The website virtual node’s proxy has the following resources:

  • Two listeners for ingress and egress traffic:

    • lds_ingress_0.0.0.0_15000

    • lds_egress_0.0.0.0_15001

  • Two egress clusters, representing the two virtual node back ends:

    • cds_egress_online-store_product-details_http_8080

    • cds_egress_online-store_cart_http_8080

  • An ingress cluster for the website service container:

    • cds_ingress_online-store_website_http_8080

Example listener metrics

  • listener.—Number of active ingress network connections to Envoy.

  • listener.—Number of active egress network connections to Envoy. Connections made by your application to external services is included in this count.

  • listener.—Total number of ingress network connections to Envoy.

  • listener.—Total number of egress network connections to Envoy.

For the full set of listener metrics, see Statistics in the Envoy documentation.

Example cluster metrics

  • cluster_manager.active_clusters—The total number of clusters that Envoy has established at least one connection to.

  • cluster_manager.warming_clusters—The total number of clusters that Envoy has yet to connect to.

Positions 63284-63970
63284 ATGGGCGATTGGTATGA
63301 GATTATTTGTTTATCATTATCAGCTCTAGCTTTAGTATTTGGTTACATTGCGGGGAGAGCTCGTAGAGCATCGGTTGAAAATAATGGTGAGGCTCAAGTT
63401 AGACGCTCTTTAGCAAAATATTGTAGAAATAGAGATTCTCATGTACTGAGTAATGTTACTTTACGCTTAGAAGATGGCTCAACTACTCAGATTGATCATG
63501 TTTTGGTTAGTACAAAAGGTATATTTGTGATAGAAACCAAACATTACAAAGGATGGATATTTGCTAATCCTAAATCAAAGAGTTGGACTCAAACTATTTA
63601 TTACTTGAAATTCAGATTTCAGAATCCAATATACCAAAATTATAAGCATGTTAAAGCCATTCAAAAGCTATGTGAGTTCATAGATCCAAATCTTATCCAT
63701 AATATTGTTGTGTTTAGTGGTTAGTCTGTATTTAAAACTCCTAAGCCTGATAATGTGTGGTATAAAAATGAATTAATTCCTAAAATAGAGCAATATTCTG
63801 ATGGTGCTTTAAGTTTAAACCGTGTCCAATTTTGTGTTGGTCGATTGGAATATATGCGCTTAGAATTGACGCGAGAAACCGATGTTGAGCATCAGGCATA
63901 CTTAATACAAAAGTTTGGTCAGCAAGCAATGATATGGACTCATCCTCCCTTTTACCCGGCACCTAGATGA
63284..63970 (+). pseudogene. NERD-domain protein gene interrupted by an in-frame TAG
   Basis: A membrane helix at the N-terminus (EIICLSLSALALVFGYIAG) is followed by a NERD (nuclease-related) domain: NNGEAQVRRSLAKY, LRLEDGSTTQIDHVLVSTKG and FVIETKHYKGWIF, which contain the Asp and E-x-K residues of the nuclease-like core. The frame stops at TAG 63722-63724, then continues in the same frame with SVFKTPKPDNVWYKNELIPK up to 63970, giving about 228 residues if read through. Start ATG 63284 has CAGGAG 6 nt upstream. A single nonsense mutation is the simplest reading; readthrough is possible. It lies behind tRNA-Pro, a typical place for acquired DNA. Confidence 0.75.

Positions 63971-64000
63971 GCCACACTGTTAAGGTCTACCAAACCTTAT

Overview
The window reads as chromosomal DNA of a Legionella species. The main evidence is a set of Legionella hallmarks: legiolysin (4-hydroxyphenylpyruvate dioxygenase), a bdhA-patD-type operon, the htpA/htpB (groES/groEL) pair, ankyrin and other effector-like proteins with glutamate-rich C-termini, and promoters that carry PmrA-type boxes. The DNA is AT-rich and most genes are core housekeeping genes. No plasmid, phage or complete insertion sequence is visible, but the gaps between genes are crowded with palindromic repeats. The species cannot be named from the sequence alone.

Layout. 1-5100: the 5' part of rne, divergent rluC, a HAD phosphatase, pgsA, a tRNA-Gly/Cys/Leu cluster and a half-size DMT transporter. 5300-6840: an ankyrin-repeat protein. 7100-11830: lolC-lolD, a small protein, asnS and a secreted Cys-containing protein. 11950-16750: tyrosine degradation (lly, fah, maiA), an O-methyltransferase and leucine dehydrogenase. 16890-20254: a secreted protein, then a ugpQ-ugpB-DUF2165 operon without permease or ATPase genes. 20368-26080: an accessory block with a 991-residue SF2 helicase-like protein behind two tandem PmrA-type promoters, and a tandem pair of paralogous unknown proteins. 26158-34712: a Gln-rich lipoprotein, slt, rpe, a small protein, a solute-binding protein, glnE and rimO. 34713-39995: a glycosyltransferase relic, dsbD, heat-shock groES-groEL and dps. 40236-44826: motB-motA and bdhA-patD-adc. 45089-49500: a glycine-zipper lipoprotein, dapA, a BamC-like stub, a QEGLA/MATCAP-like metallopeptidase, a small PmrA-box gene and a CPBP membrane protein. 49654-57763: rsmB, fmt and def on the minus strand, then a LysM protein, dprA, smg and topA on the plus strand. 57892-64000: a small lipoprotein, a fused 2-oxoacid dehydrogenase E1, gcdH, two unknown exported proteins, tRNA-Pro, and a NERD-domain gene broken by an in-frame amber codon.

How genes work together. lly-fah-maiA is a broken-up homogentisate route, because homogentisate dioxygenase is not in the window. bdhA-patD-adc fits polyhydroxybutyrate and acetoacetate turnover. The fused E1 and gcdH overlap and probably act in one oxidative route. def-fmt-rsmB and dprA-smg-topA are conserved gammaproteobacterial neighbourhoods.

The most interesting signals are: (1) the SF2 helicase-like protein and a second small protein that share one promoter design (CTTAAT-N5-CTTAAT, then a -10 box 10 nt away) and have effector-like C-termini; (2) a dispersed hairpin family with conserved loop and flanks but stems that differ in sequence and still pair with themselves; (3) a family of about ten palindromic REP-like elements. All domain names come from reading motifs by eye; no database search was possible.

The following cluster metrics use the format of cluster.<cluster name>.<metric name>. These metric names are unique to the application example and are emitted by the website Envoy container:

  • cluster.cds_egress_online-store_product-details_http_8080.upstream_cx_total—Total number of connections between website and product-details.

  • cluster.cds_egress_online-store_product-details_http_8080.upstream_cx_connect_fail—Total number of failed connections between website and product-details.

  • cluster.cds_egress_online-store_product-details_http_8080.health_check.failure—Total number of failed health checks between website and product-details.

  • cluster.cds_egress_online-store_product-details_http_8080.upstream_rq_total—Total number of requests made between website and product-details.